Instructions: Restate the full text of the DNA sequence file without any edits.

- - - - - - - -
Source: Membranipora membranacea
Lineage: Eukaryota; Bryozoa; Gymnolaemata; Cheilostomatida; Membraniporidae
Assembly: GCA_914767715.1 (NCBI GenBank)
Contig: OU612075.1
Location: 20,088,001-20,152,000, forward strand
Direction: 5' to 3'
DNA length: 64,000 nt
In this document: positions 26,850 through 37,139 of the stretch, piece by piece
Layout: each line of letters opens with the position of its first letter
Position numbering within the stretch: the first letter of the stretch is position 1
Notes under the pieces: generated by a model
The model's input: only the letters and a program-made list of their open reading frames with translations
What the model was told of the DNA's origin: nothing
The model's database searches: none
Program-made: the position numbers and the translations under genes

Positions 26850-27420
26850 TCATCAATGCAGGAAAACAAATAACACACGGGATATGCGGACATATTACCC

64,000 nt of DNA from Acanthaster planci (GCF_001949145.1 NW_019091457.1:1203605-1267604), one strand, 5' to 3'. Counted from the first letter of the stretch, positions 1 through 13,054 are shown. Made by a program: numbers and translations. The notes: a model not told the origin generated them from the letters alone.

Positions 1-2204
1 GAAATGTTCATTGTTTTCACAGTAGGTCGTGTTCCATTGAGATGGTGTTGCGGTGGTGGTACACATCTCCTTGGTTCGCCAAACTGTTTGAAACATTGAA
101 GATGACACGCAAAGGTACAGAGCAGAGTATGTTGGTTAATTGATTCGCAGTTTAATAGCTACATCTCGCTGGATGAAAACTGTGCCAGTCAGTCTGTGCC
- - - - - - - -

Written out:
Source: Membranipora membranacea
Lineage: Eukaryota; Bryozoa; Gymnolaemata; Cheilostomatida; Membraniporidae
Assembly: GCA_914767715.1 (NCBI GenBank)
Contig: OU612075.1
Location: 20,088,001-20,152,000, forward strand
Direction: 5' to 3'
DNA length: 64,000 nt
In this document: positions 26,850 through 37,139 of the stretch, piece by piece
Layout: each line of letters opens with the position of its first letter
Position numbering within the stretch: the first letter of the stretch is position 1
Notes under the pieces: generated by a model
The model's input: only the letters and a program-made list of their open reading frames with translations
What the model was told of the DNA's origin: nothing
The model's database searches: none
Program-made: the position numbers and the translations under genes

Positions 26850-27420
26850 TCATCAATGCAGGAAAACAAATAACACACGGGATATGCGGACATATTACCC

64,000 nt of DNA from Acanthaster planci (GCF_001949145.1 NW_019091457.1:1203605-1267604), one strand, 5' to 3'. Counted from the first letter of the stretch, positions 1 through 13,054 are shown. Made by a program: numbers and translations. The notes: a model not told the origin generated them from the letters alone.

Positions 1-2204
1 GAAATGTTCATTGTTTTCACAGTAGGTCGTGTTCCATTGAGATGGTGTTGCGGTGGTGGTACACATCTCCTTGGTTCGCCAAACTGTTTGAAACATTGAA
101 GATGACACGCAAAGGTACAGAGCAGAGTATGTTGGTTAATTGATTCGCAGTTTAATAGCTACATCTCGCTGGATGAAAACTGTGCCAGTCAGTCTGTGCC